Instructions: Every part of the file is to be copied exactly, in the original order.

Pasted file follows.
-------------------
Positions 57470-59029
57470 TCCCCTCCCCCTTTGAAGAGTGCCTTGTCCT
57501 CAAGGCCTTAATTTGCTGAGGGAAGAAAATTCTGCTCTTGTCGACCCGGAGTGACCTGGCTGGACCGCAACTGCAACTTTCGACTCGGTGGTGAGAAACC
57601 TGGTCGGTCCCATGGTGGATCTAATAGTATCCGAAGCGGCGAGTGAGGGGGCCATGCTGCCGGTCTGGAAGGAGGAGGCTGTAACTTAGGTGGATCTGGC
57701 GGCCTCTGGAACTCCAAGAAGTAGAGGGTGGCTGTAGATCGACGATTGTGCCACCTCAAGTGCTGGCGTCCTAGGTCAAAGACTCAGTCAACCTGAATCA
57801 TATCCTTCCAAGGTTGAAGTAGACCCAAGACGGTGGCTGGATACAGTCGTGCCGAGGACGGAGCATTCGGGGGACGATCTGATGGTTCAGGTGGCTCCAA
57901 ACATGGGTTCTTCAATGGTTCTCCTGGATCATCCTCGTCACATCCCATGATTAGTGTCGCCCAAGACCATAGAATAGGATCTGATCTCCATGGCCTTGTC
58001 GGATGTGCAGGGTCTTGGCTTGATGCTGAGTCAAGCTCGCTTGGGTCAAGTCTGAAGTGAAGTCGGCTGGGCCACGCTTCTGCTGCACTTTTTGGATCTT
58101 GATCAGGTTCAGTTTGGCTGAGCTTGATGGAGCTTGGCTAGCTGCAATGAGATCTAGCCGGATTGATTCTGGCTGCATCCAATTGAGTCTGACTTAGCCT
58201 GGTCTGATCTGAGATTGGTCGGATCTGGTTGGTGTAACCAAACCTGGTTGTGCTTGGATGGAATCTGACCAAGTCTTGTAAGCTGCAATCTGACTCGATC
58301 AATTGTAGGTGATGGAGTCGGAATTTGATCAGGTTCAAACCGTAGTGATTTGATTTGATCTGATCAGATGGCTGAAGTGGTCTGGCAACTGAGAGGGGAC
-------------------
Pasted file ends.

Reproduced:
Positions 57470-59029
57470 TCCCCTCCCCCTTTGAAGAGTGCCTTGTCCT
57501 CAAGGCCTTAATTTGCTGAGGGAAGAAAATTCTGCTCTTGTCGACCCGGAGTGACCTGGCTGGACCGCAACTGCAACTTTCGACTCGGTGGTGAGAAACC
57601 TGGTCGGTCCCATGGTGGATCTAATAGTATCCGAAGCGGCGAGTGAGGGGGCCATGCTGCCGGTCTGGAAGGAGGAGGCTGTAACTTAGGTGGATCTGGC
57701 GGCCTCTGGAACTCCAAGAAGTAGAGGGTGGCTGTAGATCGACGATTGTGCCACCTCAAGTGCTGGCGTCCTAGGTCAAAGACTCAGTCAACCTGAATCA
57801 TATCCTTCCAAGGTTGAAGTAGACCCAAGACGGTGGCTGGATACAGTCGTGCCGAGGACGGAGCATTCGGGGGACGATCTGATGGTTCAGGTGGCTCCAA
57901 ACATGGGTTCTTCAATGGTTCTCCTGGATCATCCTCGTCACATCCCATGATTAGTGTCGCCCAAGACCATAGAATAGGATCTGATCTCCATGGCCTTGTC
58001 GGATGTGCAGGGTCTTGGCTTGATGCTGAGTCAAGCTCGCTTGGGTCAAGTCTGAAGTGAAGTCGGCTGGGCCACGCTTCTGCTGCACTTTTTGGATCTT
58101 GATCAGGTTCAGTTTGGCTGAGCTTGATGGAGCTTGGCTAGCTGCAATGAGATCTAGCCGGATTGATTCTGGCTGCATCCAATTGAGTCTGACTTAGCCT
58201 GGTCTGATCTGAGATTGGTCGGATCTGGTTGGTGTAACCAAACCTGGTTGTGCTTGGATGGAATCTGACCAAGTCTTGTAAGCTGCAATCTGACTCGATC
58301 AATTGTAGGTGATGGAGTCGGAATTTGATCAGGTTCAAACCGTAGTGATTTGATTTGATCTGATCAGATGGCTGAAGTGGTCTGGCAACTGAGAGGGGAC